We’re almost halfway through 2021, but today we want to talk about New Year’s Resolutions. Weird, we know, but we think it’s time to start redefining the concept of resolutions and goal setting overall.
Did you know that most people give up on their New Year’s Resolutions by January 19th? When we make resolutions, we commit too much too fast without giving ourselves the time to create long-lasting habits. We treat resolutions like an all-out sprint when they should be a steady jog, and we overthink without enough action.
But resolutions don’t have to happen once a year. Who said New Year’s Day was the only time to plan out your goals and list ways to improve your life? This year, we’re encouraging our readers to make some mid-year resolutions. The middle of the year is a great time to take inventory of your life and evaluate how far you’ve come and how far you have left to go. Even though you might have given up on your fitness plans or your meditation schedule back in February, there’s still time to pick up where you left off, but in a healthier and more educated way. Here are a few ways to use writing to reach your mid-year goals:
Write down your goals
Writing down your goals makes you 42% more likely to achieve them. It creates a connection between your mind and your body, making your goals more actionable and forcing you to begin brainstorming and strategizing ways to see them through. One of the biggest reasons people give up on their resolutions is that they forget, get distracted, or don’t track their progress. Putting your goals on paper will help you keep your focus and motivation.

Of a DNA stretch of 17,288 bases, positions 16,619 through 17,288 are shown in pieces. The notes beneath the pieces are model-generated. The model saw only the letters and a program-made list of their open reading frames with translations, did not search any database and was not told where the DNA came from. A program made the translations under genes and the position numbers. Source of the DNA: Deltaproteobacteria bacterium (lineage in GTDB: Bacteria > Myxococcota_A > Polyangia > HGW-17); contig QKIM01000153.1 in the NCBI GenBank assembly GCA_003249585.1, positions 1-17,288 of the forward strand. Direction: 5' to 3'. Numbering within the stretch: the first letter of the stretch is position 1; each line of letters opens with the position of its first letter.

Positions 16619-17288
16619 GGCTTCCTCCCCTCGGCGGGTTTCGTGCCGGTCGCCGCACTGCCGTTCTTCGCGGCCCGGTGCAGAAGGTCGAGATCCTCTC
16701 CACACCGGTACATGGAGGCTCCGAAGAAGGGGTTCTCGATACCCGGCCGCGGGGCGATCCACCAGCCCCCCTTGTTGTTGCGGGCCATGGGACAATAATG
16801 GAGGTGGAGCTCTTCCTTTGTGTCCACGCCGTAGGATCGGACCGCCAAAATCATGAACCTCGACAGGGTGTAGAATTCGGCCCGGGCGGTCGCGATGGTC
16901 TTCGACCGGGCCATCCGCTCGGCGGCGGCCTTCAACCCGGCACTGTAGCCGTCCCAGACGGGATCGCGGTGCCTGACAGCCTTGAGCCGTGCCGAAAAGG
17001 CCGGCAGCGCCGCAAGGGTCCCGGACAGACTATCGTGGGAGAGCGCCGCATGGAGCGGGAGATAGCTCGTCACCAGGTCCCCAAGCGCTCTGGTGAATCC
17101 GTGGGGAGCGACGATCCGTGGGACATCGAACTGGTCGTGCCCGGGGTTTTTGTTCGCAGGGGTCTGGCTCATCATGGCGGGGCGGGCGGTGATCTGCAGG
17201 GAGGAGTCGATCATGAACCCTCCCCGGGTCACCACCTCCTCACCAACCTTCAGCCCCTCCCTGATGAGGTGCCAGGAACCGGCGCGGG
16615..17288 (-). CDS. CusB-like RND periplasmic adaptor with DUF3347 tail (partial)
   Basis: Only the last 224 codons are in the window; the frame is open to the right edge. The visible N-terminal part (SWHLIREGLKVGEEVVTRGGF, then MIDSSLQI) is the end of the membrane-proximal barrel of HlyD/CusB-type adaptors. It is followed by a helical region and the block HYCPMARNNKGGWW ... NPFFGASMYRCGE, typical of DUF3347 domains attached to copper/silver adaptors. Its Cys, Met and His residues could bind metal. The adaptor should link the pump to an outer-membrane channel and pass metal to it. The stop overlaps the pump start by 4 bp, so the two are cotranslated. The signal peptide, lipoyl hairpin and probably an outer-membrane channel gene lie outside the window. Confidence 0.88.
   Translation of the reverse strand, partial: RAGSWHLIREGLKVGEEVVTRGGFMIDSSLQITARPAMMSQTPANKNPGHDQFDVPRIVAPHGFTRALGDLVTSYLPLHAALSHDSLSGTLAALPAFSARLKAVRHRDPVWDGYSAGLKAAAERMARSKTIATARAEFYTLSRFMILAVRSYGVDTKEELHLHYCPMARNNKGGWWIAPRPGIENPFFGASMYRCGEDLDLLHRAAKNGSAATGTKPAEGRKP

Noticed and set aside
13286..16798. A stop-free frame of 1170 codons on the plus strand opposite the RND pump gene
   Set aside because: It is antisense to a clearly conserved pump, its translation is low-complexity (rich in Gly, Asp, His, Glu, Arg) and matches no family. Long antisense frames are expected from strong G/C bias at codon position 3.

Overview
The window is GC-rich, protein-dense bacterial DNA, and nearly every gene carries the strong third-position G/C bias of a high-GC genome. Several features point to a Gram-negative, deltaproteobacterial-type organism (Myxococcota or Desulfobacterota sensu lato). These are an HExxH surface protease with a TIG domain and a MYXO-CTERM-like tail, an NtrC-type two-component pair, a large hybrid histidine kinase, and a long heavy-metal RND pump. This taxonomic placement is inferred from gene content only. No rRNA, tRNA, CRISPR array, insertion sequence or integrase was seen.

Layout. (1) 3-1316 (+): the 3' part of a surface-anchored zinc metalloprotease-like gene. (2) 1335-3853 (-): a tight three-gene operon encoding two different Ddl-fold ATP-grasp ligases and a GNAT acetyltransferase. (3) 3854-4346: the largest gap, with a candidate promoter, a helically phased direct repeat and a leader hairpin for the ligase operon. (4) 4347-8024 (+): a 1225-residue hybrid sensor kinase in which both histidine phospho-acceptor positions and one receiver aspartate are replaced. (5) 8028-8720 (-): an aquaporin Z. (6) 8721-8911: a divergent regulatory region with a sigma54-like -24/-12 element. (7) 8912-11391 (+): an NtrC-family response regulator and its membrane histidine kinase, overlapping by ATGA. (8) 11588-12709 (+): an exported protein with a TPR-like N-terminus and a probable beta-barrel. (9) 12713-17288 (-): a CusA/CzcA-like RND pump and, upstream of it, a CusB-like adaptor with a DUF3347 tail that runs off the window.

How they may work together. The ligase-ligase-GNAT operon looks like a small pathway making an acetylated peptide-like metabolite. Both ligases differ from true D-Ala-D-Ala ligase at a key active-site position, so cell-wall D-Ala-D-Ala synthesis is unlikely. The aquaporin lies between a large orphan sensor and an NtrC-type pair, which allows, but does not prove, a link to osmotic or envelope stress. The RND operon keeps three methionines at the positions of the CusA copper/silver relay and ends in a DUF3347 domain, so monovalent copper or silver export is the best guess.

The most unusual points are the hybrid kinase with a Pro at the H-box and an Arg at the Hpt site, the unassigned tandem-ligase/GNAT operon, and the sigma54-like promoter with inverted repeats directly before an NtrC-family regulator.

Track your progress on paper
Mid-year resolutions don’t need to follow any specific format. We suggest you do a weekly or monthly check-in with yourself. Write down how you’re feeling, what you can improve on, and adjust your goals as time goes on. There’s no shame in giving yourself a break for good behavior or raising the stakes if you set the bar too low the first time. Tracking your progress is a great way to stay motivated and allows you to notice minor improvements that you would have otherwise taken for granted.
Make your goals specific and measurable
“Eat healthier” won’t give you much to work with unless you write down a detailed strategy along with it. Your goals should be specific and measurable to make them more attainable. You’re free to update and change them as needed.
If you’re a writer, you probably aspire to write every day, but that can be quite a huge commitment if you’re starting from zero. Instead, set a goal for yourself to write for 15 minutes a day, 3 times a week. Once you’ve gotten yourself into a groove, increase to 4 days a week, or 25 minutes a day. Small steps can add up to huge improvements, and the more you have to show for your work, whether that’s writing, journaling, or listing, you’ll get there with dedication.
Today, sit back and reflect on how you’re feeling and where you’re at in the year. Are you happy with your achievements? Or is there more to be done? Do some reflective writing to get a better picture of your emotions and aspirations. If you don’t know where to begin, take a look at our stream of consciousness blog. Writing can bring you a sense of mental clarity and awareness, allowing you to strategize more easily when meeting goals. The key here is being mindful and using writing as a powerful tool to meet your objectives.
If consistent writing is your goal, Opyrus provides inspiring prompts and innovative courses to encourage your quest as a writer. To join for free, click here.